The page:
Laboratori Nazionali del Gran Sasso
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Deep below a mountain in Italy, in a tank full of liquid xenon, things happen slowly. Very, very, very, very slowly.
A dark-matter detector buried under 1500 metres of Italian mountain has recorded what is arguably the most uncommon phenomenon in the universe - the decay of a Xenon-124 atom.

All radioactive matter is measured by what is commonly called a "half-life", which is defined as the time taken for half the radioactive atoms in any given sample to decay away.

Half-lives vary wildly, depending on the elements involved. Flerovium-289, for instance, has a half-life of just 2.6 seconds, while plutonium-239 takes 24,110 years to lose 50% of its load.

And although 24,000 years is a very long period of time - and one of the reasons the use of plutonium to generate electricity is viewed with caution - it is nothing, it turns out, compared to Xenon-124.

Italy's Laboratori Nazionali del Gran Sasso (LNGS), deep beneath the Gran Sasso mountains, is a dark-matter detector that comprises a cylindrical tank filed with 3200 kilograms of liquid xenon at a temperature of minus-95 degrees Celsius.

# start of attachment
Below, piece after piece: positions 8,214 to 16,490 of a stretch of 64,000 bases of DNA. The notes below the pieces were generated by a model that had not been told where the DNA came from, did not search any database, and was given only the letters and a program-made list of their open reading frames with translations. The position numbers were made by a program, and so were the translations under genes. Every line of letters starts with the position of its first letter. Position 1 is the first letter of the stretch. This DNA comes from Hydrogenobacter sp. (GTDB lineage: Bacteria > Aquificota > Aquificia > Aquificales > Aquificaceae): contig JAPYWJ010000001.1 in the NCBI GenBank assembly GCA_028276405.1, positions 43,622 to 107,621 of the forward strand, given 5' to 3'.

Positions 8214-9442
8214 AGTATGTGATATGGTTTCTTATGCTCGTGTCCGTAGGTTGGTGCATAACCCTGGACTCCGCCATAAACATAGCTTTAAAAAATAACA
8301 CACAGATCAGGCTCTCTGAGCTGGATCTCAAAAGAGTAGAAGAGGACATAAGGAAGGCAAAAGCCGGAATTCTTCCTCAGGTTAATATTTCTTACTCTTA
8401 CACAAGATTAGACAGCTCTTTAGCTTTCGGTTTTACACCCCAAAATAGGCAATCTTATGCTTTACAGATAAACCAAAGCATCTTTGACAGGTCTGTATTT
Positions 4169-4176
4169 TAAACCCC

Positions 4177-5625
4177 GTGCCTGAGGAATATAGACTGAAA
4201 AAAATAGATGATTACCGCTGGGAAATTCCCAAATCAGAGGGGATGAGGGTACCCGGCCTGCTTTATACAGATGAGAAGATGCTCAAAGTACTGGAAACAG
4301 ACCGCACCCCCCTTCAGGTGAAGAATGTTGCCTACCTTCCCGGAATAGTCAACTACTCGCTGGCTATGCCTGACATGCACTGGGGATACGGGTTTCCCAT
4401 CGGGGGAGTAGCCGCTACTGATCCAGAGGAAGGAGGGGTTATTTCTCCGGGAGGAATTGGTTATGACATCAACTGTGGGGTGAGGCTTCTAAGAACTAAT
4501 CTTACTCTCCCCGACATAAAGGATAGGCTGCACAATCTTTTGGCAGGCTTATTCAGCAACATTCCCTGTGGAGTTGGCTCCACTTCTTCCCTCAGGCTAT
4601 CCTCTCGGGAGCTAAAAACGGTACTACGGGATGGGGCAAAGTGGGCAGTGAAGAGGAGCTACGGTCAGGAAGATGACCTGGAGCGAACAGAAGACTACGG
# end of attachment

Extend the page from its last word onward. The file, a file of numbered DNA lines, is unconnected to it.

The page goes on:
The detector is completely sealed off from any possible radioactive interference, meaning that should a dark-matter particle ever crash into it the tiny signal generated will be clear and unambiguous.

Thus far, it has never happened.

However, researchers led by Christian Weinheimer of Germany's University of Münster recently achieved some sort of consolation prize when they observed the decay of a Xenon-124 atom.

This occurred through a process called double electron capture. A Xenon-124 nucleus comprises 54 protons and 70 neutrons, which are surrounded by several shells made of negatively charged electrons.

Weinheimer and colleagues observed two protons in one such nucleus bond with a pair of electrons, which made the newly paired particles transform into neutrons, releasing two neutrinos as a result. The remaining electrons - now missing a couple - rearranged, emitting x-rays in the process.

The atom had decayed. It is a process the researchers have now recorded 126 times in the past two years - making it a very rare event indeed, given just how many Xenon-124 atoms comprise 3200 litres of the stuff.

How rare? Weinheimer and colleagues calculate the half-life of Xenon-124 to be 1.8 x 1022 years - or several trillion years longer than the universe has existed.

The findings are contained in a paper in the journal Nature.